Tuesday, 6 December 2011

OED Grammar Tip

In a recent Oxford English newsletter, they had a tip about which should be used in a sentence: 'that' or 'which'. Many people use that, where they should be using which, so I have decided to repeat this tip in my newsletter.

In many instances, both words are equally correct in UK (NZ) English:
  • "She held out the hand which was hurt
  • "She held out the hand that was hurt
"In these [two examples above], that and which are introducing what’s known as a restrictive relative clause.

"This is a clause containing essential information about the noun that comes before it. If you leave out this type of clause, the meaning of the sentence is affected – indeed, it will probably not make much sense at all. Restrictive relative clauses can be introduced by that, which, whose, who, or whom.

"The other type of relative clause is known as a non-restrictive relative clause. This kind of clause contains extra information that could be left out of the sentence without affecting the meaning or structure. Non-restrictive clauses can be introduced by which, whose, who, or whom, but you should never use that to introduce them. For example:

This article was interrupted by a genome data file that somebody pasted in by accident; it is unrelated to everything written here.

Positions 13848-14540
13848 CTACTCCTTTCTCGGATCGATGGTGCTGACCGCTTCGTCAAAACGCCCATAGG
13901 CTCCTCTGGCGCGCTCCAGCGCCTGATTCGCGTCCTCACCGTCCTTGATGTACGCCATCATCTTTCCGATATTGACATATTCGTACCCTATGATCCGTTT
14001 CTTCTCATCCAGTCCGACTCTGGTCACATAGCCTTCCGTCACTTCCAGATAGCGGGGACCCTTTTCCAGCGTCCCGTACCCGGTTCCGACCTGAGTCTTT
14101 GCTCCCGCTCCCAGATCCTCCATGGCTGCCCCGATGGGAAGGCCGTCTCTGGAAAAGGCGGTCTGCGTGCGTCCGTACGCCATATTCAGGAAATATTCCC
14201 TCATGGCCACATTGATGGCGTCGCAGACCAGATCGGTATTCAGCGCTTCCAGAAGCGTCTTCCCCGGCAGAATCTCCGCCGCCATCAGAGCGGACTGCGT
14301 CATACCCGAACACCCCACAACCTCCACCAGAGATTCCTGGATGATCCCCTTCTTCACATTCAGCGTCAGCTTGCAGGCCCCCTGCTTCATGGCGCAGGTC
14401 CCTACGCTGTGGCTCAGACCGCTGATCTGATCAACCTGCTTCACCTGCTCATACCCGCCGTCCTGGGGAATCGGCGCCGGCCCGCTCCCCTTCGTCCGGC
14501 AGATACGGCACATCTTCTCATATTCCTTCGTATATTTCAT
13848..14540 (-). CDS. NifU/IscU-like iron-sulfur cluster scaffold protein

"A list of contents would have made it easier to steer through the book, which also lacks a map.

"She held out her hand, which Rob shook.

"Note that a non-restrictive clause is preceded by a comma (so as to set off the extra information), whereas no comma should precede a restrictive clause (indicating that the information is essential, not extra):
  • "I bought a new dress, which I will be wearing to Jo's party. [non-restrictive]
  • "I was wearing the dress that I bought to wear to Jo's party. [restrictive]
  • "I was wearing the dress which I bought to wear to Jo's party. [restrictive]"
Thanks to OED for clearing that up.


Reference: Oxford English Dictionaries (2011). Grammar Tip: 'That' or 'which'?. UK: Author. Retrieved 12 August 2011 from http://oxforddictionaries.com/page/grammartipthatorwhich



Sam

No comments :

Post a Comment